The selection of Asian films in Cannes’ Official Selection is not the biggest, but may be one of the most anticipated in recent years.
Three of the four in main competition are by directors with a high profile Cannes track record. The fourth is a competition virgin.
The main competition includes a long-awaited return for former Cannes juror Lee Chang-dong (“Secret Sunshine”) with “Burning.” The film is an adaptation of the short story “Barn Burning” by Haruki Murakami (“Norwegian Wood”) and first published in The New Yorker. With Yoo Ah-in, Steven Yuen and Jeon Jong-seo in the three lead roles, the trailer is currently scorching the Internet.
A record number of Chinese films were submitted to Cannes this year. Three were retained, with one making it to the competition. Auteur, Jia Zhangke makes a return to Cannes with his biggest-budget and most commercial film to date “Ash is Purest White.” The film is a drama with martial arts elements and events taking place between 2000 and 2017. France’s Eric Gautier is cinematographer, shooting a cast that includes Zhao Tao, director-actor Feng Xiaogang, and the leading pair from “Black Coal, Thin Ice,” Liao Fan and Diao Yinan.
Japanese Cannes regular, Kore-ede Hirokazu is back with Lily Franky at the head of a family of small-time criminals in “Shoplifter.”
Japan’s other competition film comes from Ryusuke Hamaguchi, who is making his Cannes debut with drama “Netemo Sametemo (Asako I & II)”. Hamaguchi has been directing for over a decade and is best known for 2015’s “Happy Hour” which collected script prizes at Locarno and the Asian Film Awards. The film is a mystery drama about a woman who meets a man who resembles her ex-boyfriend, but appears to have a different personality.
Un Certain Regard includes two of Asia’s brightest rising star directors, China’s Bi Gan and India’s Nandita Das. Bi, who previously delivered acclaimed “Kaili Blues,” has assembled a high profile cast including Tang Wei and Sylvia Chang in service of a story about a man searching for a woman he met 20 years earlier.
Das’ “Manto” is a biopic of writer Saadat Hasan Manto set in the 1940s. One of India’s most versatile actors, Nawazuddin Siddiqi is joined by Rishi Kapoor in the cast.
In the other parts of the Official Selection, announced on Thursday in Paris, Asia has representatives in the Midnight Screening section and among the special screenings.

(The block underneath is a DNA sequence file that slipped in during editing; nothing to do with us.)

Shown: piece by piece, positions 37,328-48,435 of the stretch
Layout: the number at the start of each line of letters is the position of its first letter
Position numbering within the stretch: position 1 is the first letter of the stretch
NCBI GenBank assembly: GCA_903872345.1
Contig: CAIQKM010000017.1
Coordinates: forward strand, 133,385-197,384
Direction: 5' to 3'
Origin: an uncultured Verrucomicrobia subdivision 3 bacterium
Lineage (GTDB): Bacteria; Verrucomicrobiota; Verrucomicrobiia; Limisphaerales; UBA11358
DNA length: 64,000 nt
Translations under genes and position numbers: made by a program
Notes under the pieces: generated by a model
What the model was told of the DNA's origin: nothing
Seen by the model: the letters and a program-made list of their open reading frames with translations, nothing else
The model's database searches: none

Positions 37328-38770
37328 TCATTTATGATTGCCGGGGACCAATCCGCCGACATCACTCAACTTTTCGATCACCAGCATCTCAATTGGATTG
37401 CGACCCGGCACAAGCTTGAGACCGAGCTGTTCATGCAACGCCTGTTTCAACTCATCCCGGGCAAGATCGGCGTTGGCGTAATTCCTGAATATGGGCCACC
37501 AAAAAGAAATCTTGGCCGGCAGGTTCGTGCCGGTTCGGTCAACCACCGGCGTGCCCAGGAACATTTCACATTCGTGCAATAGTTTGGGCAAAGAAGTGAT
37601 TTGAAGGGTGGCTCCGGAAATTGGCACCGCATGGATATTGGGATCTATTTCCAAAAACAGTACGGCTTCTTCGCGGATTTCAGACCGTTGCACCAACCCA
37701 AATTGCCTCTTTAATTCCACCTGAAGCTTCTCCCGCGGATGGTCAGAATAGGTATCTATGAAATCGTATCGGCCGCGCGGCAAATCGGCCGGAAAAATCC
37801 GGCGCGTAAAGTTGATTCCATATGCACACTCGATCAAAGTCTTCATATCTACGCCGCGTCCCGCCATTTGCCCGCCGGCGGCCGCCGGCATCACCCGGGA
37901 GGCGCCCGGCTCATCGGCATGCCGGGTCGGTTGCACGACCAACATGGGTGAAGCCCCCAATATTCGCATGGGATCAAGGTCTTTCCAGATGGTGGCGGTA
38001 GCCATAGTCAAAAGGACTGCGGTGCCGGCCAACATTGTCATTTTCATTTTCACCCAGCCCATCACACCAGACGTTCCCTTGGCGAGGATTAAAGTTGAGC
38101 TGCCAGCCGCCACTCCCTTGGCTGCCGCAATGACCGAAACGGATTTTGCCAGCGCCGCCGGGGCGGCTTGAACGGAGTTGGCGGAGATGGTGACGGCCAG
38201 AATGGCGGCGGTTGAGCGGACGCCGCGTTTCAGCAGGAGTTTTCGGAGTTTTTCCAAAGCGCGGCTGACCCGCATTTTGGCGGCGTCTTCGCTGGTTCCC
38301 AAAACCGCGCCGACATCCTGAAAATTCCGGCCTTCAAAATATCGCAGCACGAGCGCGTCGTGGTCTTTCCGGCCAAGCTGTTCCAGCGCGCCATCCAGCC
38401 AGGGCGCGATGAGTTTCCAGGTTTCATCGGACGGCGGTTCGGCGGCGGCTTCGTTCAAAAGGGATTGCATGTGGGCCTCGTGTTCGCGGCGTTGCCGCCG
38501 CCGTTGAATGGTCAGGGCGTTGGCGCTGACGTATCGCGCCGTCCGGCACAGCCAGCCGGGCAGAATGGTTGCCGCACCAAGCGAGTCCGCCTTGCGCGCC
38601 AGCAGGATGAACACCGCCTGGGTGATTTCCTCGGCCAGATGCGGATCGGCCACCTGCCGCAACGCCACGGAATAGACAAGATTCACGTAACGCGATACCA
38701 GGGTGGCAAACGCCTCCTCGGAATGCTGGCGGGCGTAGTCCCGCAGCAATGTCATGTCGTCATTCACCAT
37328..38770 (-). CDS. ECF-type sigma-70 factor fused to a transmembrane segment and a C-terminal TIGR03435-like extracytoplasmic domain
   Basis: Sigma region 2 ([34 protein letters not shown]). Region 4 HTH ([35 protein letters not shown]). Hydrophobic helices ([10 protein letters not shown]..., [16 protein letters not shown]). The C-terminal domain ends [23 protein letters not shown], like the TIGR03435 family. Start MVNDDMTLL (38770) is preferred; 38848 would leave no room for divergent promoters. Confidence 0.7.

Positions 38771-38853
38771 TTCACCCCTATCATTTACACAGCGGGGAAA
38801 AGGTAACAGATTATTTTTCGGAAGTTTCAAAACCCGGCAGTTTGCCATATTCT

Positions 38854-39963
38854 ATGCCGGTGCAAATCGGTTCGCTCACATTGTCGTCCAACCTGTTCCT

China’s Wang Bing presents an eight hour and 15 minutes documentary “Dead Souls” about dying. His “Mrs Fang” covered a similar theme in 90 minutes and collected the top prize Golden Leopard in Locarno last year.
Also getting a special screening, is omnibus film “10 Years in Thailand.” The concept is borrowed from the micro-budget Hong Kong indie “10 Years” in which a handful of local directors shoot unconnected short films imagining their territory projected ten years into the future. The Hong Kong film was dystopian and political. With the new film in the hands of Aditya Assarat, Wisit Sasanatieng, Chulayarnon Sriphol, and previous Cannes Palme d’Or winner Apichatpong Weerasetakul, the result is expected to be political, metaphorical and hopeful.
Korea’s “The Spy Gone North” is an espionage picture that Cannes selector Thierry Fremaux likened to the excitement of “Train to Busan” for the midnight slot. The story involves a South Korean secret agent who hatches a deal with North Korea on the eve of the 1997 (South Korean) presidential elections.
Asian Selections for Cannes Official Selection 2018
“Burning” dir. Lee Chang-dong (South Korea)
“Ash is Purest White” dir. Jia Zhangke (China)
“Shoplifter” Dir. Kore-ede Hirokazu (Japan)
“Netemo Sametemo (Asako 1 & II)” dir. Ryusuke Hamaguchi (Japan)
Un Certain Regard
“Long Day’s Journey Into Night” dir. Bi Gan (China)
“Manto” dir. Nandita Das (India)
“Dead Souls” dir. Wang Bing (China)
“10 Years in Thailand” dirs. Aditya Assarat, Wisit Sasanatieng, Chulayarnon Sriphol, Apichatpong Weerasetakul (Thailand)
“The Spy Gone North” (“Gong Jak”) dir. Yoon Jong-bing (South Korea)